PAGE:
People's Square, Shanghai May 1, 2013

May 1 is the national labor day holiday in China. As it happens, today  is relatively pollution free (unusual) and a gorgeous, nearly perfect spring day.


I took a stroll through People's Square, the main park in the center of Shanghai, and I thought friends might be interested in getting an impression of what the city is like — an image of modern China, seen from street level, on a casual stroll through the park.


I'll follow this up with a photo essay about the back streets, but that will come later.

 Coming into the square near the corner of Nanjing road (the major pedestrian shopping avenue that goes towards the Bund) one immediately encounters the masses of flowers the Chinese landscapers favor.
 Vendor selling sugarcane



 Western chains are a familiar sight. Starbucks is enormously popular in China.
 Walking into the park.
 An area just inside the park where, in my experience, it's not uncommon to find people comically passed out from the last night's revelry.

 The Marriott Hotel in the background, a popular icon frequently used as a photographic backdrop. In the foreground, a fairground with some amusement rides.

Numerous people stopped me today to ask me to take their picture for them with their camera. Turns out it's a fun way to meet people!

 This ride seemed pretty popular, but produced a lot of screaming.
 Flowers are absolutely every where at this time of year...
 Part of the marriage market. These umbrellas have the names of eligible young women displayed on them.  There is a thriving matchmaking business on weekends and holidays in this park.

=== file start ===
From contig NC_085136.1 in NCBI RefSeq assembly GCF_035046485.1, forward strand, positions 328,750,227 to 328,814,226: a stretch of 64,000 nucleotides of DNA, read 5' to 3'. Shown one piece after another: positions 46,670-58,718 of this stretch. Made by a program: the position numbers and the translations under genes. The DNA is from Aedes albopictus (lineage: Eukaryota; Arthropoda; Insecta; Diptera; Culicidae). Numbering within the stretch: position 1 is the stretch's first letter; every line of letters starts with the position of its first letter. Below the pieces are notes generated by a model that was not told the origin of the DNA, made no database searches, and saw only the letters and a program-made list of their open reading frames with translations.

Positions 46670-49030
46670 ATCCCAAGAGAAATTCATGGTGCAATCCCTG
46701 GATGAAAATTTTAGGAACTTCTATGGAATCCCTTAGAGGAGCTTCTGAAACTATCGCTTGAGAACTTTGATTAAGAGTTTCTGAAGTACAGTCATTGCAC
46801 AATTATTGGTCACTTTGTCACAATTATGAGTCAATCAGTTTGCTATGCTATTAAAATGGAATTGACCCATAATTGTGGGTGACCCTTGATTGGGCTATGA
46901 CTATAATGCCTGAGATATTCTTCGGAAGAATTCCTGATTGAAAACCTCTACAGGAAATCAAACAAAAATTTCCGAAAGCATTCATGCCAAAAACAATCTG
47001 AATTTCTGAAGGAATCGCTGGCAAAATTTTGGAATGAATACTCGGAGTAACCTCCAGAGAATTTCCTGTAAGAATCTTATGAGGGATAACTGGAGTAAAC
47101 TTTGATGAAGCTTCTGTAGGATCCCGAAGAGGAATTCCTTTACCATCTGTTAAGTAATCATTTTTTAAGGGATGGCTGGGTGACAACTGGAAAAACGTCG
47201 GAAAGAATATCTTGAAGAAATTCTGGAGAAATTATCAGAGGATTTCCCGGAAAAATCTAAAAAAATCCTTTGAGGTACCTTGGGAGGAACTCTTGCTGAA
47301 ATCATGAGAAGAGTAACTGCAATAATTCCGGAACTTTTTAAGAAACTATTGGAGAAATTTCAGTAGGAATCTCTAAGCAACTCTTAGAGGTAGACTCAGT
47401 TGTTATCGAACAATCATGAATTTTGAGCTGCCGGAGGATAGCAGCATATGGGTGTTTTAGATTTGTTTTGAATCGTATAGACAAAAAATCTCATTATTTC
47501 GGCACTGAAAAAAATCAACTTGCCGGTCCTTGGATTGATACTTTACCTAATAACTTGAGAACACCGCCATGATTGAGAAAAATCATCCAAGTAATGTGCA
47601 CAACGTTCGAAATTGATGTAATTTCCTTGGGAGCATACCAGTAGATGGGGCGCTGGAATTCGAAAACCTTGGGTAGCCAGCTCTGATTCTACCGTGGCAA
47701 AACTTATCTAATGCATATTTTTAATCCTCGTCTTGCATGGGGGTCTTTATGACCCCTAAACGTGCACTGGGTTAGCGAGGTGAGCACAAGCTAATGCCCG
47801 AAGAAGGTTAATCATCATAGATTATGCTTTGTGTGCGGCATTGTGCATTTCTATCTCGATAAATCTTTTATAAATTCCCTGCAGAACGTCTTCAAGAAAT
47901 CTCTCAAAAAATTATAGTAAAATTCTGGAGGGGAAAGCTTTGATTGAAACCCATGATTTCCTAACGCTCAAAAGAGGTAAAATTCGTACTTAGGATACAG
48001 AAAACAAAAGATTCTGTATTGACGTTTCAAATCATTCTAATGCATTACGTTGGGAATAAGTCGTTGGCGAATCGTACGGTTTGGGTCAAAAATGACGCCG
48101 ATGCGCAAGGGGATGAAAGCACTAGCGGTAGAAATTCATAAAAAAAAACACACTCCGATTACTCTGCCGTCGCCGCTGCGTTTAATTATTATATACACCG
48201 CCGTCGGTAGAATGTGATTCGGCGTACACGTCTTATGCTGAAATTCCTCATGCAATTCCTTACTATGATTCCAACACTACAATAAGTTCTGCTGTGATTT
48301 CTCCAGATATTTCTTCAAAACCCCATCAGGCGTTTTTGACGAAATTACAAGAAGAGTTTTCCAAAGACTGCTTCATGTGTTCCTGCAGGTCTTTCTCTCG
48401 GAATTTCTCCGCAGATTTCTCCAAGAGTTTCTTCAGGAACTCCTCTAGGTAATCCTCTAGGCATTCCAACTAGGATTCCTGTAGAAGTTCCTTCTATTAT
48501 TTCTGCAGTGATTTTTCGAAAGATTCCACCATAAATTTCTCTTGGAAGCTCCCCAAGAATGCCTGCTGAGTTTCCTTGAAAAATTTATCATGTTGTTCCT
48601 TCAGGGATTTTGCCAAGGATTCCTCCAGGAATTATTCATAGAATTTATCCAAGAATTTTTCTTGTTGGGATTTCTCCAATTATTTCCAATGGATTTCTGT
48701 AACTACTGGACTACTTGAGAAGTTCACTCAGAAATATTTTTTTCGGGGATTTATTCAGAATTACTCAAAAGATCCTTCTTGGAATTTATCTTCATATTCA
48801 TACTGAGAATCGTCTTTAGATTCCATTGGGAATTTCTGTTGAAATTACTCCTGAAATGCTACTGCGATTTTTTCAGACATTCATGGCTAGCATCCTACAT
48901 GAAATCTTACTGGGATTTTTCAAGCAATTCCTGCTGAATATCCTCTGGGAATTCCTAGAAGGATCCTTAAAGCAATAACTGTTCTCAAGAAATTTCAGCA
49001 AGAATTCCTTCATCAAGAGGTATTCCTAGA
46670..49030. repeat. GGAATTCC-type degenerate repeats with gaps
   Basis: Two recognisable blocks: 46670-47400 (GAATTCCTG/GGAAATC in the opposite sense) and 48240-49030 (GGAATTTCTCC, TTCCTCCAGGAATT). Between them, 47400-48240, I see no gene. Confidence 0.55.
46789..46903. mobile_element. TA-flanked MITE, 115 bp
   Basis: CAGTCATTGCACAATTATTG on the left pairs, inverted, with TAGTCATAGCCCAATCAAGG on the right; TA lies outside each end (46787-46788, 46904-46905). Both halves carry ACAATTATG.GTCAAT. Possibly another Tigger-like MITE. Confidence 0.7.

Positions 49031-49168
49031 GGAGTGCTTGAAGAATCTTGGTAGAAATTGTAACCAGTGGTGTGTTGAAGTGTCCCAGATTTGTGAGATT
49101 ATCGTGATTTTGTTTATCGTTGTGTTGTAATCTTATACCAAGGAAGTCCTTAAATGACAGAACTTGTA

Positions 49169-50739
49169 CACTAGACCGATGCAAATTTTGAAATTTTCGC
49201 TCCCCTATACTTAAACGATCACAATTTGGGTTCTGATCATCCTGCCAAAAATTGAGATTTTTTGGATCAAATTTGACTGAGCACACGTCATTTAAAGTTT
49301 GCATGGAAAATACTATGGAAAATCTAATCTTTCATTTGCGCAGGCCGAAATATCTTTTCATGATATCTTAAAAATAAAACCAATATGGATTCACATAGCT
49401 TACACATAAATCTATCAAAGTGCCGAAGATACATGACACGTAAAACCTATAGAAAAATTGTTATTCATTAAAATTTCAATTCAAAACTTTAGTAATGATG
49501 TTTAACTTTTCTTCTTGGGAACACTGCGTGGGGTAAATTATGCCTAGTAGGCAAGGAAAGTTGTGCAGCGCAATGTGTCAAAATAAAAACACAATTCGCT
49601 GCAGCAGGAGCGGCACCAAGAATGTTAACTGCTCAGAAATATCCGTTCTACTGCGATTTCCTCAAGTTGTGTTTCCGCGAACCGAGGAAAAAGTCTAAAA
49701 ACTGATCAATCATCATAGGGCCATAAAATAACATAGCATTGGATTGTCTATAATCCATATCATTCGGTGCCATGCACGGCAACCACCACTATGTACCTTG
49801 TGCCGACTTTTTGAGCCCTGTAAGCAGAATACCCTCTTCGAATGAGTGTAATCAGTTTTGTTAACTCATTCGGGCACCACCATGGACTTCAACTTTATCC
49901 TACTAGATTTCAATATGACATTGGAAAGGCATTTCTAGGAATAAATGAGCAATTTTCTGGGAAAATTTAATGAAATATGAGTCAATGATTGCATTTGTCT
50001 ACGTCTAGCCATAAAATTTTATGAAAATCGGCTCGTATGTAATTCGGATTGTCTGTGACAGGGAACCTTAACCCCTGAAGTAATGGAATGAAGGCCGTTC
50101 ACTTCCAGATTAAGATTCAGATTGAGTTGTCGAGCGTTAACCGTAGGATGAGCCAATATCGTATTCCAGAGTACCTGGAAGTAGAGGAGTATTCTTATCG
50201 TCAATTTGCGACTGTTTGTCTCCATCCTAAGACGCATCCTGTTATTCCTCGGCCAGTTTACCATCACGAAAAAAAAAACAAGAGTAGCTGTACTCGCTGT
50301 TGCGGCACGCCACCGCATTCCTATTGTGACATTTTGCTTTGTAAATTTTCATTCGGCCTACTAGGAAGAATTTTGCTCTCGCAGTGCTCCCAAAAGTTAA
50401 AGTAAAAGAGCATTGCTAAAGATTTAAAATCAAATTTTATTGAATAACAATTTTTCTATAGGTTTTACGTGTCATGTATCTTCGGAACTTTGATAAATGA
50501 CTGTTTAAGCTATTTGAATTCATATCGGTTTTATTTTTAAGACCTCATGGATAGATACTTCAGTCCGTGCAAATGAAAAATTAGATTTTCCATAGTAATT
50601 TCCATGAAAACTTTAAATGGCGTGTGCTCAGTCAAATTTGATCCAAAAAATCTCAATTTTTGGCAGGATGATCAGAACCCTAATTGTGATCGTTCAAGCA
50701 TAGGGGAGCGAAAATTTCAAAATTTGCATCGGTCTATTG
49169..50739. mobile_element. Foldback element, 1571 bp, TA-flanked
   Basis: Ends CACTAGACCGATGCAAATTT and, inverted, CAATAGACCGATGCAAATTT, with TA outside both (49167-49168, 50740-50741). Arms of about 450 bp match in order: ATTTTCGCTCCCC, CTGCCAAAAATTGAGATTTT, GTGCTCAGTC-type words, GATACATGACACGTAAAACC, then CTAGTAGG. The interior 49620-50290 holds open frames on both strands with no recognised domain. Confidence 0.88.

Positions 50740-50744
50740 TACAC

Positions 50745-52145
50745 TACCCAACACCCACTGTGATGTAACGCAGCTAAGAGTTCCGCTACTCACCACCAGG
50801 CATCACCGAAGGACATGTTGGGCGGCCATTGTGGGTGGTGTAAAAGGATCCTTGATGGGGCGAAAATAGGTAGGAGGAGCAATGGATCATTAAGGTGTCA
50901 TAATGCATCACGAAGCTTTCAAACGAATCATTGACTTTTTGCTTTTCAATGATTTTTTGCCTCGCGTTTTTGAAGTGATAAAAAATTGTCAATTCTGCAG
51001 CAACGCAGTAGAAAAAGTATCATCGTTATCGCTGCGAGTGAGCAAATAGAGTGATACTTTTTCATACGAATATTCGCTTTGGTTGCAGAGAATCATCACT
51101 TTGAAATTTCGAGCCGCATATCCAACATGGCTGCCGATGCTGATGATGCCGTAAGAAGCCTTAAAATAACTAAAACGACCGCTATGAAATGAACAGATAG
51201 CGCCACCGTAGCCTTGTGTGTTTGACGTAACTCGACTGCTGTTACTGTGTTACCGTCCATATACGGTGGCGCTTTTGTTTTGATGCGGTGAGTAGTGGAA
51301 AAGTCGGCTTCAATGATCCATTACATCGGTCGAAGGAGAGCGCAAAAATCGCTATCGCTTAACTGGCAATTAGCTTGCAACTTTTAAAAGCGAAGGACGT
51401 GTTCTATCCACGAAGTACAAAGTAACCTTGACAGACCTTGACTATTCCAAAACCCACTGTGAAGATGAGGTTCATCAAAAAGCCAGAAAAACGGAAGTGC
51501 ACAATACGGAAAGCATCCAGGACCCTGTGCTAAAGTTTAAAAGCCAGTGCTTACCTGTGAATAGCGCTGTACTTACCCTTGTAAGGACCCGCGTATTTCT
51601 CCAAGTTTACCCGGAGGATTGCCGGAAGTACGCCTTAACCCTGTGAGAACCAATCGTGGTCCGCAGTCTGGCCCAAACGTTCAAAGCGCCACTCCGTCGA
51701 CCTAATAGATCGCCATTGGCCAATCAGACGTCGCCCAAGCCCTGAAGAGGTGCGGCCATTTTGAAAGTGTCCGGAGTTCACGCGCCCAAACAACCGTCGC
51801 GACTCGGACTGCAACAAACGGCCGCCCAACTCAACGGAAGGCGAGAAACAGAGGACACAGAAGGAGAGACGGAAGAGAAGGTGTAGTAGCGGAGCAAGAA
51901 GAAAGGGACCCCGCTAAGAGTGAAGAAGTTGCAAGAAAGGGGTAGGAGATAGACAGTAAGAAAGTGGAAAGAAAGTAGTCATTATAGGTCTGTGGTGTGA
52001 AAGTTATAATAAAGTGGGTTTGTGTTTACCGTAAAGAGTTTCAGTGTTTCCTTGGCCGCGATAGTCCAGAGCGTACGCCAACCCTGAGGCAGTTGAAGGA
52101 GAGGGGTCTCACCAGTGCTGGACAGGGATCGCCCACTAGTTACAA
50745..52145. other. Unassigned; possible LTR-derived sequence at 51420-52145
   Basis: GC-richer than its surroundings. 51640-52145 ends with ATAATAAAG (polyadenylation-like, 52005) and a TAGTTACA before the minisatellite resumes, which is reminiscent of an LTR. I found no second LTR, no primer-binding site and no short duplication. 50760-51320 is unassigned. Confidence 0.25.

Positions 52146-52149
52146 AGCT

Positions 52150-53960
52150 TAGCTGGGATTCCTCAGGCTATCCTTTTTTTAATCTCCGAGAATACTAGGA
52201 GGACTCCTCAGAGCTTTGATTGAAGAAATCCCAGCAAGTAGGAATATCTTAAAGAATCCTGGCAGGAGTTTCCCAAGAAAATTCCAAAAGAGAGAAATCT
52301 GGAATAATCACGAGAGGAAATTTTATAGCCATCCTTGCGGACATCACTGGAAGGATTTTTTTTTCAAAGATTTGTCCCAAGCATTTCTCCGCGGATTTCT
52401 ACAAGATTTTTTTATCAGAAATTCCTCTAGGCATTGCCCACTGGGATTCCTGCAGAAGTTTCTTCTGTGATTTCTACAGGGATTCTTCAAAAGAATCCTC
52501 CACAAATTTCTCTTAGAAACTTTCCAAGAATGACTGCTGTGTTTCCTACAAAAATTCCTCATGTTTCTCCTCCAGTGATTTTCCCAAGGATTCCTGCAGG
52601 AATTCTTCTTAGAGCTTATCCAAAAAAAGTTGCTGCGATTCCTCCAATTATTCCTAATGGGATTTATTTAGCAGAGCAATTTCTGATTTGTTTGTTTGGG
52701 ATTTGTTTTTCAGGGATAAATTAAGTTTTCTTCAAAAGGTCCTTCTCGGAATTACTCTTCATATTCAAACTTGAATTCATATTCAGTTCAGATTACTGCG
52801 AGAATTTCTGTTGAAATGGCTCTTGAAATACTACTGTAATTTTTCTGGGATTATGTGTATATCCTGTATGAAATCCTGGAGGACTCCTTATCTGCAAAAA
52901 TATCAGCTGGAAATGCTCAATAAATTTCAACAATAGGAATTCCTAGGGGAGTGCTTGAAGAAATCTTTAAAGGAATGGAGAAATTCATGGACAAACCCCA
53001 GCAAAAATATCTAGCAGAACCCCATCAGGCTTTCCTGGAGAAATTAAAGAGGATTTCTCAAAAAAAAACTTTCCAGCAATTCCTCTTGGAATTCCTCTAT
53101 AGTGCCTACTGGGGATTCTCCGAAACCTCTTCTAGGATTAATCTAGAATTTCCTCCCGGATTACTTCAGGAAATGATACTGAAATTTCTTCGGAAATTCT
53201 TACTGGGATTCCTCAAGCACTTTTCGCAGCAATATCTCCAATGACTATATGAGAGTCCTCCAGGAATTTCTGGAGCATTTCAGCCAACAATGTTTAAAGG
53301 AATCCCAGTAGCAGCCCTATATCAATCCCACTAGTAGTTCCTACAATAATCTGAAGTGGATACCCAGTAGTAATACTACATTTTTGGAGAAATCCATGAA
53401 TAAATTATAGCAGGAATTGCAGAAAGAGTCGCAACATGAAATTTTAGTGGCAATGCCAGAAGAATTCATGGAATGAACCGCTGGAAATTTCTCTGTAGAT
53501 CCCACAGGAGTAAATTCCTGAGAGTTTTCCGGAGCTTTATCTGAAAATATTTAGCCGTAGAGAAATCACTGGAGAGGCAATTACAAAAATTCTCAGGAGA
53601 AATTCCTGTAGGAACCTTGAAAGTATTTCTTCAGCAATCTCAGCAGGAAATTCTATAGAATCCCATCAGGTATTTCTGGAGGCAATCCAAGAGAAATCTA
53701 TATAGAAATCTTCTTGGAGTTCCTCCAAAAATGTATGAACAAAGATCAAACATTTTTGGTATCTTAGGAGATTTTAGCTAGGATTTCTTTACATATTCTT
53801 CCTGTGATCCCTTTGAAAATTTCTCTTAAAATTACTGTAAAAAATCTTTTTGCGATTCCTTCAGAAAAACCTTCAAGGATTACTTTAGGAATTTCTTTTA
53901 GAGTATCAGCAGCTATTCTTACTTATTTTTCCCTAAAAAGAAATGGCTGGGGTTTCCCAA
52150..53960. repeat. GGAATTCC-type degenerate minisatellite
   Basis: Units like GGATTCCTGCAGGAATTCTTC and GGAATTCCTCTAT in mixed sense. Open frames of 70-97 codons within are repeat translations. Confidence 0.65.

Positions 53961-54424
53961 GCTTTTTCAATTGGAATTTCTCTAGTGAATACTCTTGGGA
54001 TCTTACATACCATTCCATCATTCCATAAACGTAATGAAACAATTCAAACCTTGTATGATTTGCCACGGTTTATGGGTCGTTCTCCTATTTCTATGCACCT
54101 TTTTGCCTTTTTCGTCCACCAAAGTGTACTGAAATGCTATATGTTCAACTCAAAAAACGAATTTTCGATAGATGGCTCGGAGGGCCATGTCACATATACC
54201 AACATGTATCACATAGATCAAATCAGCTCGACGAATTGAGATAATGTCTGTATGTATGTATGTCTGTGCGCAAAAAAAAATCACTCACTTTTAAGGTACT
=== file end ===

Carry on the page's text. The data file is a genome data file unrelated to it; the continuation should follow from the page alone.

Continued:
More matchmakers
 and still more matchmakers!
 People do tai chi and stretch in the park, especially in the morning.
 An appealingly shaded bower
 Looking towards the Radisson hotel... Samsung must spend billions of dollars marketing in this country.  They have so many signs up, it looks like an invasion of Korean body snatchers is underway.
 These sweeping plantings of a single type of flower are typical.
 The Le Meridien Hotel, where I usually stay.
 All is not glorious. The garbage still has to go out.
 A jackfruit vendor.
 A balloon vendor.
 Fast food, Chinese style.
 Modern shopping malls abound in Shanghai. This is the very least of them. The best ones put Madison and Fifth avenue to shame, packing dozens of upscale designers and high-end stores into a single block.
...Here's an example of the shopping in one of the more upscale areas.
 The Shanghai Grand Theater.
 A Revolutionary war hero may seem oddly out of place these days, but he's still on duty for photo opportunities
 Literally within a few feet of one other, two distinctly contrasting... and equally real... faces of modern China.
 Many Chinese wear face masks if they have colds, or are fearful of getting them. This woman has discovered a ninja solution to the look, which is usually far more medical in nature.
 The parasol is always a popular item here.
 The Shanghai Museum, the city's preeminent Chinese Ancient Art Museum, in the background on the right.
 An extremely uncooperative photographic subject...
 The park is marked by many broad open spaces.
 Another view of the Marriott Hotel.
 and another view of Le Meridien Hotel
 Grandmothers and their granddaughters abound. Grandparents typically take care of the children in China.
 This country really knows how to do landscaping!
 And they have some pretty mean kite flying skills as well.


 There are many beautifully planted flowerbeds in the park.
 Elderly folk don't let a few crutches slow them down on a day like this.
 If the park benches are crowded, you just bring your own chair.
 Another view of the hotel
 the dappled light in this area is particularly appealing to me.
 Affordable matchmaker. I guess this means some of them aren't.


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created and supervised by Lee van Laer